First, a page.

The year is 2030. That’s less than a billion seconds from now.

For most everyone in the workforce – and certainly everyone at the higher end of the workforce – one thing has become absolutely clear

They’re spending as much time learning the next thing they’ll be doing as they spend doing the whatever skills they’ve mastered.

In a broad sense, that’s what work looks like in 2030.  Professional practice has become inseparable from what we would today call ‘professional development’ – but the way they work in 2030 is really rather different.

There’s an enormous emphasis on mentoring.

There’s an enormous emphasis on machine-guided skills acquisition

And all of that is happening continuously.

The barrier between what constitutes education and what constitutes practice has well and truly collapsed.

It didn’t collapse for any one reason, or because of any one decision.

It collapsed because the whole world changed.

To see why, let’s back up a bit from 2030, and look back almost a billion seconds, to 2001.

*story of Wikipedia*

Wikipedia is a fixed star in our universe now.

It’s one of the few things online that people unambiguously trust.

But it wasn’t always that way.

As far as any can tell, I was the first person to discuss Wikipedia with educators, at a 2004 conference in Victoria.

It was a curiosity. Then it became a joke. Then it became a threat. Then it became a fear. And then it won.

The kids know they need to consult primary sources – they’ve had that drummed into them.

But of course now Wikipedia includes footnotes and links to all of those primary sources. So it serves both as factual reference and index to human knowledge – in a way Google couldn’t even dream of.

Wikipedia as a thing is good.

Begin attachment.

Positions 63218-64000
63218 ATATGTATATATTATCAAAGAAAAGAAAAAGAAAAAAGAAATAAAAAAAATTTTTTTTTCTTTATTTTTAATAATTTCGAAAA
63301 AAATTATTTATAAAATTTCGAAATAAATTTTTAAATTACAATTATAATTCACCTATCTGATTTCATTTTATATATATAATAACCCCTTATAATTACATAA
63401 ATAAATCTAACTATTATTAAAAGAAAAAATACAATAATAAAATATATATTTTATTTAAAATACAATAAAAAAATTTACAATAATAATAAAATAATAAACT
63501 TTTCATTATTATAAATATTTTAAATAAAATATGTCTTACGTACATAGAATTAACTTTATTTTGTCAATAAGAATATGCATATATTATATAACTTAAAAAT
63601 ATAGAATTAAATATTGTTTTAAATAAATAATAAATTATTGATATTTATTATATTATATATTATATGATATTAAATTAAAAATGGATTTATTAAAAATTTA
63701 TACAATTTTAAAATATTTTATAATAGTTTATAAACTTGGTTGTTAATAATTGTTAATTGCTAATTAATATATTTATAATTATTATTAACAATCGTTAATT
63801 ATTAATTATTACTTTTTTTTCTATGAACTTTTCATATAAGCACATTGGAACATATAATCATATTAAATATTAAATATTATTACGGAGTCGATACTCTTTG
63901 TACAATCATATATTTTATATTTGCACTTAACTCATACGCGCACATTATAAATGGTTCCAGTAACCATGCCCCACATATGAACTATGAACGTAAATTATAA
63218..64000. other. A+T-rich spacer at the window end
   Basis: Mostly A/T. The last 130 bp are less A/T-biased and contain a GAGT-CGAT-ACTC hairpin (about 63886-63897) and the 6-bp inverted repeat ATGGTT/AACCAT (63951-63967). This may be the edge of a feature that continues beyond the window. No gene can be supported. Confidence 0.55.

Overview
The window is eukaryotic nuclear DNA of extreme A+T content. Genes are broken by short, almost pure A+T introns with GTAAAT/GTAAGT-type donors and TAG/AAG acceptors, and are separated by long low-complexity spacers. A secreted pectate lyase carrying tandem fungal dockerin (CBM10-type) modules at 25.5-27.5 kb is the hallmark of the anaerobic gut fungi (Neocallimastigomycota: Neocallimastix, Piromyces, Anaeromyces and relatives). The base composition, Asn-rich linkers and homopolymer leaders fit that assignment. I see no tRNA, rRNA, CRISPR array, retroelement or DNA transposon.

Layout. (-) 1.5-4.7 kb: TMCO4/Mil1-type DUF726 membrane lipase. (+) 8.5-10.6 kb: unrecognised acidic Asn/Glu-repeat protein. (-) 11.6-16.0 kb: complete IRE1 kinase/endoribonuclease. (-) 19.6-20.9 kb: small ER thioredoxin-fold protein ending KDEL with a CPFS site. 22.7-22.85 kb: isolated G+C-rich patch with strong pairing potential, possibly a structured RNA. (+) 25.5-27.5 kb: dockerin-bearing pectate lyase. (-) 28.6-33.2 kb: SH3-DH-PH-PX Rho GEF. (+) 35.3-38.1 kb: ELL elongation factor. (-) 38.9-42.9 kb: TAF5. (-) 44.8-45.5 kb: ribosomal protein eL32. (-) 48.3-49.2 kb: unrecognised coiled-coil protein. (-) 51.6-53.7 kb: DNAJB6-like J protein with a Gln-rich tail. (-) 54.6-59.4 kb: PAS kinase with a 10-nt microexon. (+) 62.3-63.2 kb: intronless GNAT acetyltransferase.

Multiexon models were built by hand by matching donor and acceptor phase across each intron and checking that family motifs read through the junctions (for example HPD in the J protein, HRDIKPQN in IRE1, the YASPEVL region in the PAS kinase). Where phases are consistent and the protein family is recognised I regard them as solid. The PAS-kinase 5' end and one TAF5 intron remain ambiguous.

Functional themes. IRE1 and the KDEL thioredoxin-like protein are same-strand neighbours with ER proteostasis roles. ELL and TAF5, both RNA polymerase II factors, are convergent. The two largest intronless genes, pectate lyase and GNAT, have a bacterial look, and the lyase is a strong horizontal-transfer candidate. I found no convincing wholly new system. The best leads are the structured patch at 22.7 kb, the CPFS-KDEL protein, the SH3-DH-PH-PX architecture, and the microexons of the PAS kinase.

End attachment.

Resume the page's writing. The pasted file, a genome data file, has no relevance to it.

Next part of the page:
But Wikipedia as a model for knowledge creation – well that’s better.

After all, it’s not supposed to work. Theory said that expertise is the way to construct a compendium of knowledge.

Practice has proven that we’re all experts.

No one is expert in everything. But most of us are deeply knowledgeable about something.

Wikipedia is where we share that.

This is the clever bit about Wikipedia, which we never realised until we saw it in practice – that people have expertise, and that we feel compelled to share this expertise.

That was true long before Wikipedia. It’s part of what makes us human.

Wikipedia gave us a place to share that instantly made our expertise available globally.

Which is a whole other amazing thing. Because it is quite literally the sharing of the contents of hundreds of millions of minds.

That model makes sense, and is replicable around any area of knowledge that we might want to designate – provided people are interested enough to kick start the virtuous cycle of contribution and improvement.

Jimmy Wales, the founder of Wikipedia, told me it takes five dedicated individuals to kick-start Wikipedia in a new language (and they have a few hundred languages now). Five dedicated individuals – who probably start by translating articles from another version of Wikipedia.

They’re doing that because they’re passionate about the project. That passion drives them. Just as it drives every contribution to Wikipedia.


Turns out that each of us have a passionate desire to share – and a passionate desire to mentor.

That passion may be very selective – we want to mentor or share on a specific subject, or topic within a subject.

Conversely we may be passionately interested in and seeking mentoring on a specific subject or topic within a subject.

That’s a human quality. It’s been part of us from year dot.

Our educational system – which grew out of a need for a uniformly educated workforce to serve in the industrial economy – took a different approach.

Kids come in one end, and – half a billion seconds later – they pop out the other end fit for roles in an industrial economy.

An economy that in a broad sense no longer exists.

It’s not that we don’t make things, it’s that the way we make them is almost completely different to how we made them a century ago, when our educational techniques came to into practice.

And yet, along side all of that industrial education, the apprenticeship system – which is all about mentoring – remained in place.

If you were thinking of a highly skilled trade – whether building or plumbing or medicine or the law – you have years of mentoring before you’re considered fit to practice.